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Author Topic: Pressed? vase or cut? vase  (Read 1604 times)

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Offline Anne

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Pressed? vase or cut? vase
« on: December 19, 2005, 12:19:09 AM »
(http://www.yobunny.org.uk/gallery1/albums/new_images/vases/thumb_pressed_vase.jpg)

This has me a little puzzled. I think it's a pressed glass vase (rather than cut glass)  - it's fairly thin, but the pattern is nice and crisp. Stands approx 6 inches tall. No makers markings at all - does anyone have any suggestions as to maker or age please?

Click thumbnail for larger view. Click larger view for superlarge view. :)

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Offline Leni

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Pressed? vase or cut? vase
« Reply #1 on: December 19, 2005, 08:22:36 AM »
Looks cut to me, but I always need to touch  :roll:
Leni

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Offline paradisetrader

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Pressed? vase or cut? vase
« Reply #2 on: December 19, 2005, 11:10:20 AM »
I bought a vase which I knew was cut in order to tell the difference. I quickly realised that most of what I had thought was cut, wasn't.

However this one looks like cutting on a molded blank.
Are the cuts sharp to the touch ?
Compare with what look like cuts on a known molded piece.
Is the piece a good weight ?

If that is the case then you may be looking for two makers: glasshouse and cutting shop. You will be lucky to find out either but someone may be able to give some idea of age.
Pete

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Offline Anne

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Pressed? vase or cut? vase
« Reply #3 on: December 20, 2005, 01:47:46 AM »
Looking at it again it is crisp and looks like cut glass but the glass itself is nowhere near as thick as other cut glass I have seen, which is what puzzles me. I have a few bits of cut glass and they are proportionally much heavier than this vase is.

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Offline paradisetrader

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Pressed? vase or cut? vase
« Reply #4 on: December 21, 2005, 07:55:47 PM »
I believe that cuttng is usually done on heavy lead crystal becuase of it's "softness" and therefore ease of cutting, but that may not always be the case.

What about to the touch, Anne ?
You don't mention it !
Touch is forgotten by many when assessing glass but Terry constantly lectures me about that. Bernard and the other experts here will say the same I'm sure.
 
Also are there any "rainbow" effect to the "cuts" ?
Pete

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Offline Anne

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« Reply #5 on: December 21, 2005, 09:20:48 PM »
On 2nd thoughts, I think it is cut glass rather than pressed glass. It feels like my other cut glass but is not as heavy. It's the lightness and thin-ness of it that puzzled me more than anything.

On close inspection one of the vertical cuts to the side of the horizontal "ladder" cuts is slightly shorter than all the others, and none of them are 100% vertical - all have a very slight lean to one side! The scallops around the top edge vary slightly in shape and size as well.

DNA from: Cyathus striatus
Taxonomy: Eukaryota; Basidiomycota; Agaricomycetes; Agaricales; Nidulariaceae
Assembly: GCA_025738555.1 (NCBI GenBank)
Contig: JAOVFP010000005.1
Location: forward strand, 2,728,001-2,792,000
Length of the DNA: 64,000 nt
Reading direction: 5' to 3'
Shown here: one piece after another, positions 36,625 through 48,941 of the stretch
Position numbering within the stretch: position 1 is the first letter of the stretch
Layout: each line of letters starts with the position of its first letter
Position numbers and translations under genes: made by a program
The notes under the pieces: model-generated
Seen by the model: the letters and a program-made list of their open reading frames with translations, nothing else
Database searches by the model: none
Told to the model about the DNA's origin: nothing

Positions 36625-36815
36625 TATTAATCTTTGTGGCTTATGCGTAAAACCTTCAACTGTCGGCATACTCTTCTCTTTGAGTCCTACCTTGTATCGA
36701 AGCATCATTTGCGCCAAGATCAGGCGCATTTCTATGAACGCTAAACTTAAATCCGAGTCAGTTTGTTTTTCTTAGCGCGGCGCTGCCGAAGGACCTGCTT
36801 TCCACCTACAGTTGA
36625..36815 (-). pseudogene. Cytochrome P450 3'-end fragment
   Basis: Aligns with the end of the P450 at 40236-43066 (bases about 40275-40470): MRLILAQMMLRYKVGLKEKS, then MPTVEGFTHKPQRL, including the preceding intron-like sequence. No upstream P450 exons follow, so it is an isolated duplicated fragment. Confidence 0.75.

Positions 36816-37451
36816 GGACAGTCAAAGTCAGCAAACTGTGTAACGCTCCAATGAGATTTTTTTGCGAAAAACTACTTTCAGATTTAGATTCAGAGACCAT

What is also curious is that the glass is not uniform in thickness all the way round - it varies from 5mm - 7 mm at the base and 2mm - 3 mm at the top.

Almost forgot to answer the last bit Peter - no rainbow effects at all.

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Connie

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Pressed? vase or cut? vase
« Reply #6 on: December 22, 2005, 10:18:17 AM »
It is hard to tell without actually handling the piece myself.  I think it is both pressed and cut.  The blank was a pressed glass vase which was further embellished by cutting.

Examine the mitered areas under a loupe. If it is cut you will see tiny striations or lines.  You can also tell the difference between old steel cutting and modern machine cutting.  With old steel or iron cutting the striations will be uneven and irregular or not visible at all depending of the level of polishing during the finish.  If it was done with modern high speed diamond machine cutting tools the striations will be very uniform, long parallel lines.

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Offline Adam

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Pressed? vase or cut? vase
« Reply #7 on: December 22, 2005, 10:40:24 AM »
It is certainly not pressed.  It is blown (the variation in wall thickness confirms that).  Whether it is mould or off-hand blown I can't tell, but I don't think it really matters as the resultant blank has obviously been cut anyway.

Adam D.

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Offline glasswizard

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Pressed? vase or cut? vase
« Reply #8 on: December 22, 2005, 10:50:35 AM »
I agree with Peter and Connie. It has always been to my knowledge that later in the cut glass era as its called, to cut costs blanks were made thinner and the cutting was polished using acid rather than manually. I have run into a few pieces like this and quality is not as good but it is still classified as cut glass. Terry

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Offline Anne

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« Reply #9 on: July 28, 2006, 09:12:53 PM »
A belated thank you to everyone who responded. Don't know how I managed to miss saying that!  :oops:

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